Olympic Gold: A Documentary

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Last year was a great year for fans of Mexican football as the country’s Olympic football team secured its first gold medal in its history. Fans can relive all of the excitement again (and get another shot of Neymar crying) thanks to a new documentary by Distrito Films.

“Oro: El Dia Que Todo Cambio” is a 47-minute long documentary that chronicles Mexico’s Olympics football team beginning with the team’s failures in the 2011 Copa América to its gold medal win in last year’s summer games.

There are interviews with players, members of the coaching staff, members of Federación Mexicana de Fútbol as well as journalist Juan Villoro (who also appeared in the sports documentary Guerrero 12), former UNAM rector Juan Ramón de la Fuente, and film director Alejandro González Iñarritu (his brother is Héctor González Iñarritu, director of Selecciones Nacionales de la Federación Mexicana de Fútbol).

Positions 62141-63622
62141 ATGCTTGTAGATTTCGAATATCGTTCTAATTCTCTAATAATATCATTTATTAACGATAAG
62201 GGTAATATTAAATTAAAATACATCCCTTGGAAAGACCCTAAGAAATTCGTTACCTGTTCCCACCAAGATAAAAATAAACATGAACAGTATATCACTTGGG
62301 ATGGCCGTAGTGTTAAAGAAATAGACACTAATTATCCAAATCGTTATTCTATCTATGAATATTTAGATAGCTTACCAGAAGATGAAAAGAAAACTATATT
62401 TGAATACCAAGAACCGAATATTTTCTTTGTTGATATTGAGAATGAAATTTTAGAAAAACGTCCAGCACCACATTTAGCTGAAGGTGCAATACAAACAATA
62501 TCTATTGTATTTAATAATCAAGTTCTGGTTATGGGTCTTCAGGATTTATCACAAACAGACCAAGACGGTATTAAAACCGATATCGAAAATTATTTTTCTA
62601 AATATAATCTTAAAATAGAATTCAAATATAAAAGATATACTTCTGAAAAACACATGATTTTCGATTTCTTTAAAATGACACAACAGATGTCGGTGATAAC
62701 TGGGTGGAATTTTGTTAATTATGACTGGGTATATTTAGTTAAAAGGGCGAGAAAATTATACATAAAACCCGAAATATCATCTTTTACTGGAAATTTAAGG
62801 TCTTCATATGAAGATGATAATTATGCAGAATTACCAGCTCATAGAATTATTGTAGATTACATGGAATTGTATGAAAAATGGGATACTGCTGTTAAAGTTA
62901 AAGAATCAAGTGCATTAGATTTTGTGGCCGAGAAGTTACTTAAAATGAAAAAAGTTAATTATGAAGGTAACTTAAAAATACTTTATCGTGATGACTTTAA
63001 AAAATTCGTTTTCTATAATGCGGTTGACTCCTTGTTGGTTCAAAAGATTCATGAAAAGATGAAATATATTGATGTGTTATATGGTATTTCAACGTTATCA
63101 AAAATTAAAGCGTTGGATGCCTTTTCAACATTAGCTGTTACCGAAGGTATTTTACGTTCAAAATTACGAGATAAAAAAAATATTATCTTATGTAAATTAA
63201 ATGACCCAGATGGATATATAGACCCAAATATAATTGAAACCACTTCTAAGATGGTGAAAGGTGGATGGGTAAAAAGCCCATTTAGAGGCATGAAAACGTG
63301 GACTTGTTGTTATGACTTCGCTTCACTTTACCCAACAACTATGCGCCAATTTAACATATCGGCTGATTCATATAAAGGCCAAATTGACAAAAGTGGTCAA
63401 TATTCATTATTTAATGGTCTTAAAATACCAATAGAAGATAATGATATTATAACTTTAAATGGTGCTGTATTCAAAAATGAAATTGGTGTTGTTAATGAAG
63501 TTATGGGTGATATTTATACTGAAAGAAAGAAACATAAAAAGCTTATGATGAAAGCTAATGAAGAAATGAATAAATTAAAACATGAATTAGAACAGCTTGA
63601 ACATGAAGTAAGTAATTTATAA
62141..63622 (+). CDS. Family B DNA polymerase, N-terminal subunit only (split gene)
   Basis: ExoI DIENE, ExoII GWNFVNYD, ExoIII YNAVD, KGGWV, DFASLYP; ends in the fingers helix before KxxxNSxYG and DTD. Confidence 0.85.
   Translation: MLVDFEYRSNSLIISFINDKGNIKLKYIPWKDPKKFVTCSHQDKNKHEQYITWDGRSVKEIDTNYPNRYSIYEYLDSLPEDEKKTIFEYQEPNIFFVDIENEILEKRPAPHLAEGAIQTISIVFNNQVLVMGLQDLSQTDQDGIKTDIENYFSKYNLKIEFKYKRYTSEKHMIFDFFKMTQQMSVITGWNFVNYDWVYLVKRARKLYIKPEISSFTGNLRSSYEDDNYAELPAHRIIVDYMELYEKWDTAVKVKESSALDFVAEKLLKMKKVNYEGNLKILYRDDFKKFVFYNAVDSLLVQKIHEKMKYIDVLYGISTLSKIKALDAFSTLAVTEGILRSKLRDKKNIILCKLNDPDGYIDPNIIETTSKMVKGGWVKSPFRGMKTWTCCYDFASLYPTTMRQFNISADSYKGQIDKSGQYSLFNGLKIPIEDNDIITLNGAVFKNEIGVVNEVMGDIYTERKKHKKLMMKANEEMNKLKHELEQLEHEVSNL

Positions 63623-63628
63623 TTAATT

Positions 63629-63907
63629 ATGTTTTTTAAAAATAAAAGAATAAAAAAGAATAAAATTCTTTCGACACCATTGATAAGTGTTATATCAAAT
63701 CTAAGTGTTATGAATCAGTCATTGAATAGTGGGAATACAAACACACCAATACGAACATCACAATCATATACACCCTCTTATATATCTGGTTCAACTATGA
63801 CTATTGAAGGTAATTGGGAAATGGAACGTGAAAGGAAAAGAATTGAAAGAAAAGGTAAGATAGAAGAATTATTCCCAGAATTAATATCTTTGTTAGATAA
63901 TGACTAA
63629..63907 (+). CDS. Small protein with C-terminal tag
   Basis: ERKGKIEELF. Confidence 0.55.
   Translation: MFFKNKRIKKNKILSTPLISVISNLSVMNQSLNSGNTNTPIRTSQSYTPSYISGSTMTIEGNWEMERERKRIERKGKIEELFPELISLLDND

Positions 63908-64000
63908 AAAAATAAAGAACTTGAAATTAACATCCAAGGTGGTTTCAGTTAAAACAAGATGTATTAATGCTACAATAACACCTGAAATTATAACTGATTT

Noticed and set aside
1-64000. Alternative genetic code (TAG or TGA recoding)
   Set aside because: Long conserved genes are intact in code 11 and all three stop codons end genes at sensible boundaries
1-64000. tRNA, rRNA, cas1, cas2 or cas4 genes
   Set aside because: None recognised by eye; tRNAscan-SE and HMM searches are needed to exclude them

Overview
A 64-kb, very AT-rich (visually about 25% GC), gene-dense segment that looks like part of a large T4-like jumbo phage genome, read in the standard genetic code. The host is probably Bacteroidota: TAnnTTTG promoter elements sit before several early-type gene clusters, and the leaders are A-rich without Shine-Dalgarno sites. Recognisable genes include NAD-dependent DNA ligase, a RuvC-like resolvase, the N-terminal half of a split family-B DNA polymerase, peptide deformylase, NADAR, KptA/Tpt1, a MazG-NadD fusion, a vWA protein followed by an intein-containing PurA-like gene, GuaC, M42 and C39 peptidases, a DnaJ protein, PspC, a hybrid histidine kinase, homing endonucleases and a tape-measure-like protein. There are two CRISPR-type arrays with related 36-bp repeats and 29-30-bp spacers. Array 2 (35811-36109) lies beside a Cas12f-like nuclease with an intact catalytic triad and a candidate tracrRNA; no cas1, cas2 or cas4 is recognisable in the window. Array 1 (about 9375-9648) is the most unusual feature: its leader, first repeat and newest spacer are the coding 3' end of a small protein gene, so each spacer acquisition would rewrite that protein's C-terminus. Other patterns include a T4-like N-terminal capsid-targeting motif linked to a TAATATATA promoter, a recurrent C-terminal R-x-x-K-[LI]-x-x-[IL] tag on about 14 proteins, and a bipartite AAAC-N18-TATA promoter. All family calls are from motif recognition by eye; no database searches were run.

Seeing as the team consisted of a bunch of guys aged 23 and under, there are, naturally, plenty of shenanigans on-screen. Take, for instance, the wonderful bromance between Marco Fabián and Giovani Dos Santos as they battle each other in video games and, for some unknown reason, are forced to pose in their underwear. There are other humorous segments as well, like when the players talk about their favorite teammate’s nickname or when Jorge Enríquez “Chatón” is confronted about the four hamburgers he ate (“Pos son gratis.”)

Watch it all at: